This Is The Kit by Kayleigh Bluck
This Is The Kit by Kayleigh Bluck.

It’s nice to be sitting down when you listen to This Is The Kit, with some Pear and Apple cider preferably, or indeed a cafe au lait, if you want to make it French. At many of their relaxed, low key shows (such as Village Halls) you can do this. However, This Is The Kit have also played with big Folk heros like Jeffrey Lewis in their time – so you’ll probably be somewhere bigger, without sitting potential and Maureen and Agnes’ tapestry collections festooning the wooden walls (shame). Multitalented Stables plays guitar, banjo, trumpet and percussion. Often she is joined on stage by her musical friends including Rozi Plain, Jim Barr and Francois and The Atlas Mountains. Tres Bon. Their latest album, Wriggle Out The Restless, on Dreamboat Records, was produced by long term collaborator, Jesse D Vernon, who also often plays on stage as a two piece with Stables.

Continuing to flit across the Channel, This Is The Kit are worth seeing whilst they are this side. They encourage the celebration of the pure and simple things in life. The joy from another person and the beauty right out there. French people will tell you about this: I quote Chamfort, the 18th century French playwright: “Contemplation often makes life miserable. We should act more, think less, and stop watching ourselves live.” Think about this, at a time when most of the world belongs to some form of networking site. Encouraging self evaluation, we discuss our loves, losses, diets and determinations into the abyss. France and This Is The Kit say: look out and to the people we care about.

This Is The Kit released their latest album Wriggle Out the Restless last week on Dreamboat Records. They are also touring at the moment. Catch them in London during mid November.

ethical beauty by sandra contreras
Illustration by Sandra Contreras

The beauty industry changes as fast as the fashion industry, order constantly updating in line with the latest trends. Fashion has taken an organic and earth friendly approach for some time now, medical best epitomised in high profile clothing brands such as People Tree. Now earth-friendly beauty products are burgeoning too. Words such as Ethical, Natural and Organic have become common when it comes to the latest beauty products, but what do these actually mean, and is there a difference between them? If a product is ethical do we somehow think it is natural as well? If something is natural must it also be organic? I’ll now take you through an explanation of these expressions and what they can mean for your skin, and the planet.??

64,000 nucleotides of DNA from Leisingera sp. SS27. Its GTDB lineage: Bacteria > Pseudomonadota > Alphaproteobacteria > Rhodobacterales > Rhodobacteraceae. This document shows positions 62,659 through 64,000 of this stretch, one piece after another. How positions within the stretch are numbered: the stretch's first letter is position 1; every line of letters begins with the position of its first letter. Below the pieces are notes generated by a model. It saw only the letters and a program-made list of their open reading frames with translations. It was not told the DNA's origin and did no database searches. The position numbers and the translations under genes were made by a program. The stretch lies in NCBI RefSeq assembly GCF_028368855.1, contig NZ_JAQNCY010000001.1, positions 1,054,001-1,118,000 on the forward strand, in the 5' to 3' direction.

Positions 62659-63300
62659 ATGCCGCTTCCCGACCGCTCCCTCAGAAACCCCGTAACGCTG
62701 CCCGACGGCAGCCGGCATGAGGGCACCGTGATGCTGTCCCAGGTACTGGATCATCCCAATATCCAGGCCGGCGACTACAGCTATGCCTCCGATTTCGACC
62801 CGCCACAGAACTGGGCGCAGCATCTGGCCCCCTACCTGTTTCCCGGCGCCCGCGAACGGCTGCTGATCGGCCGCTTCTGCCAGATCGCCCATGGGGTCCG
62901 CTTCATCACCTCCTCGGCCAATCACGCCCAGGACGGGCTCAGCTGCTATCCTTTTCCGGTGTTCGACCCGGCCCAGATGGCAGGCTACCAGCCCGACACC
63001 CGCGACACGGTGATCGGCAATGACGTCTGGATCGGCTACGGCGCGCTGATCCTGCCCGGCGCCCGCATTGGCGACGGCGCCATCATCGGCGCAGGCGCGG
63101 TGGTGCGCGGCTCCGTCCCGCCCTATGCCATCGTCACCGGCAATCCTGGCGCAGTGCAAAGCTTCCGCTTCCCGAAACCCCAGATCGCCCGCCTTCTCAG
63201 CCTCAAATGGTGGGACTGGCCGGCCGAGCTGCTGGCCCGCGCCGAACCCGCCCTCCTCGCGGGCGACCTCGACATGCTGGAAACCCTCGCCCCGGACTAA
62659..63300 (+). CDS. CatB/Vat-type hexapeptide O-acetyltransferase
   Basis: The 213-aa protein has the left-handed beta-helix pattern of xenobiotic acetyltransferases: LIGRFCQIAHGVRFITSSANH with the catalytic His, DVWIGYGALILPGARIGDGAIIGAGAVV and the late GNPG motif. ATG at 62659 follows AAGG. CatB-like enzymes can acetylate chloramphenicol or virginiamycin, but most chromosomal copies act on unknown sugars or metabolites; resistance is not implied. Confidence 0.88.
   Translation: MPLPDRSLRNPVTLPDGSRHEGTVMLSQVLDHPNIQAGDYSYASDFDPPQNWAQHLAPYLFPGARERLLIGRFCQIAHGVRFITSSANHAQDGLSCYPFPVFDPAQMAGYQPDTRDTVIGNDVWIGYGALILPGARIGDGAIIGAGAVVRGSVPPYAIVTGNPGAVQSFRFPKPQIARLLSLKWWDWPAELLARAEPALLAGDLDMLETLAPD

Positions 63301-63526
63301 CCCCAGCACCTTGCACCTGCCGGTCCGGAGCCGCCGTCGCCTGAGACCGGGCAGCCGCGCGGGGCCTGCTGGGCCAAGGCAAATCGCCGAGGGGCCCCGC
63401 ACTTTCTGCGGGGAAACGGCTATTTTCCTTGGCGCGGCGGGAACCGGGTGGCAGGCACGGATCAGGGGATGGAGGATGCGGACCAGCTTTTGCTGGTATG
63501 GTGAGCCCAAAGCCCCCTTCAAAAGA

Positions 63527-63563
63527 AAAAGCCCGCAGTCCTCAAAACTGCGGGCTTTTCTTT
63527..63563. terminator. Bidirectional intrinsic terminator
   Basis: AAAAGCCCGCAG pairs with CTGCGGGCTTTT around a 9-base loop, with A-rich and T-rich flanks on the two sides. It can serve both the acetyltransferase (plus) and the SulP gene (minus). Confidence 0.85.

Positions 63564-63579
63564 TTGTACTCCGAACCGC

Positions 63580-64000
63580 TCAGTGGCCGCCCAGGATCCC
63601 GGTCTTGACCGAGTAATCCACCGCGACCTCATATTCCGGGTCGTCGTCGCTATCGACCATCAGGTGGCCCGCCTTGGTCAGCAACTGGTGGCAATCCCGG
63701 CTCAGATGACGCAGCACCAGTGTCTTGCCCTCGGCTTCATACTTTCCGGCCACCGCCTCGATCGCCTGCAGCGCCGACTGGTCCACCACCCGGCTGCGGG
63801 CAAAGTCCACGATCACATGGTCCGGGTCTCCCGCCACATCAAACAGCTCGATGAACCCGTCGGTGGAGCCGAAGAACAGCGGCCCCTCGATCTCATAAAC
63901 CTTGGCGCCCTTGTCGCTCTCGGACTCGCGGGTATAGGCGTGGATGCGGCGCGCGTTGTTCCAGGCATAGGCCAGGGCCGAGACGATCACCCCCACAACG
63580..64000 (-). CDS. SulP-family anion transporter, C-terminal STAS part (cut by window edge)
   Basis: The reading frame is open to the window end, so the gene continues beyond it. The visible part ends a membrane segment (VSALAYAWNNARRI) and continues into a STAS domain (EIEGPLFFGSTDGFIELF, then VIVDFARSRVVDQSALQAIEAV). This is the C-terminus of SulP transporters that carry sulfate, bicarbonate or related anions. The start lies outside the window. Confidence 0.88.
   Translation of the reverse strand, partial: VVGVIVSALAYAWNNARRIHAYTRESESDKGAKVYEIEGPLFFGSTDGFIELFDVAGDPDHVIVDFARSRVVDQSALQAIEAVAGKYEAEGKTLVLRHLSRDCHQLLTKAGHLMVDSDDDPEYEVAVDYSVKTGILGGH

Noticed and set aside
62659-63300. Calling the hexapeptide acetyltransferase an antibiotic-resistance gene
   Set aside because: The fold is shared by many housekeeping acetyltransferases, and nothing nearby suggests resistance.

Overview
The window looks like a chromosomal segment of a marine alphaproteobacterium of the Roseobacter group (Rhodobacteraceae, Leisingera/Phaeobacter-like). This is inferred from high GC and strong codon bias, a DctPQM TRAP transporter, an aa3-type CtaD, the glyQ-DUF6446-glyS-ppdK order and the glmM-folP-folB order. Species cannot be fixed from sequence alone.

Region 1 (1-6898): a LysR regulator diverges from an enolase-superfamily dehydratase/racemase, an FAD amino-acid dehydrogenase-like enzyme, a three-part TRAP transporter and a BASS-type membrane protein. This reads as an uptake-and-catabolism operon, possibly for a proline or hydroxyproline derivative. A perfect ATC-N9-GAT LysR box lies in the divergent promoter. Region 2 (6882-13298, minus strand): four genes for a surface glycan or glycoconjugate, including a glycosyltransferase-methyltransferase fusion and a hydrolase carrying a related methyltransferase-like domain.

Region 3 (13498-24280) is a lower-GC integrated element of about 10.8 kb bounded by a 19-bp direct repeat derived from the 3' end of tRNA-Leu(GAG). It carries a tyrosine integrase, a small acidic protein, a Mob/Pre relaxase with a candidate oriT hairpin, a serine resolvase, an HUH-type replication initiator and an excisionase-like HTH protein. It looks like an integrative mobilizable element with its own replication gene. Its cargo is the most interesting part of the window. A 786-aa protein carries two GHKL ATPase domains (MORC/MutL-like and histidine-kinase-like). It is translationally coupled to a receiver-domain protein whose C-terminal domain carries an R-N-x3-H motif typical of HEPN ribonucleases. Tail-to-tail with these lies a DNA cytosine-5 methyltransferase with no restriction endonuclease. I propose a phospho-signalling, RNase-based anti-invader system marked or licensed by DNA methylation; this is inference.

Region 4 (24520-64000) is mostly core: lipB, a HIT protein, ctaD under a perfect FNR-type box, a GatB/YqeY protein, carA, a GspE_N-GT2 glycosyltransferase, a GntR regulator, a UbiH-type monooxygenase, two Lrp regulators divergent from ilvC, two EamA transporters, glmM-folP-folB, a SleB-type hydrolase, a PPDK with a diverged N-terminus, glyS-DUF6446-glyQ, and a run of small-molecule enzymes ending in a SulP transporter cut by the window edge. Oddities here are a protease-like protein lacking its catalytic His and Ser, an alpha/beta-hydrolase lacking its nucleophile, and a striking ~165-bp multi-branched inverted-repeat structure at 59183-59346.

Ethical:
Ethical means being conscious of the efforts and conditions under which products are produced. It is often linked with Community Trade Programs such as Fair Trade. A good example of an ethical company is The Body Shop, which sources Fair Trade ingredients from countries such as Africa and South America. On the other end of the spectrum questions have been raised about the conditions of workers making Katie Price’s branded perfumes, which were withdrawn from the shelves of Superdrug earlier this year. Most ethical products are not tested on animals, but for this consumers must always check the packaging.

Dee-Andrews-Ethical-Beauty
Illustration by Dee Andrews

Natural:
?Natural is another confusing term when applied to beauty products. Brands which use this term include Lush, The Body Shop, Origins and many more. Natural can be applied to the state in which we are without intervention, i.e. no makeup or enhancements. However one may ‘naturally enhancing’ one’s natural features with minimal make up. ?Natural beauty, figuratively speaking, is made from nature, so if you go get some sugar and honey and mix them together for an exfoliating face mask, it would be natural, and the ingredients would be 100% natural. Lush aspires to make 100% natural products but they include this disclaimer: “we go for lovely natural ingredients and use as few synthetics as possible. In fact, we have an incredible range of natural products with no synthetics at all. Over 70% of our range is totally unpreserved and we will aim to improve on that.” (Lush, 2010) Which leads to the conclusion that up to 30% of lush’s products are not 100% natural, even though the entire range is marketed to consumers as natural skincare.

Organic:
Organic skincare means there is no chemicals, colourings, flavourings or additives in the production of ingredients or at the manufacturing stage. Brands which focus on organic skincare include Lush, Neal’s Yard, L’Occitane, Organic Surge and Liz Earle. Organic skincare naturally overlaps with natural skincare.

ethical_beauty3_by_jennifercostello
Illustration by Jennifer Costello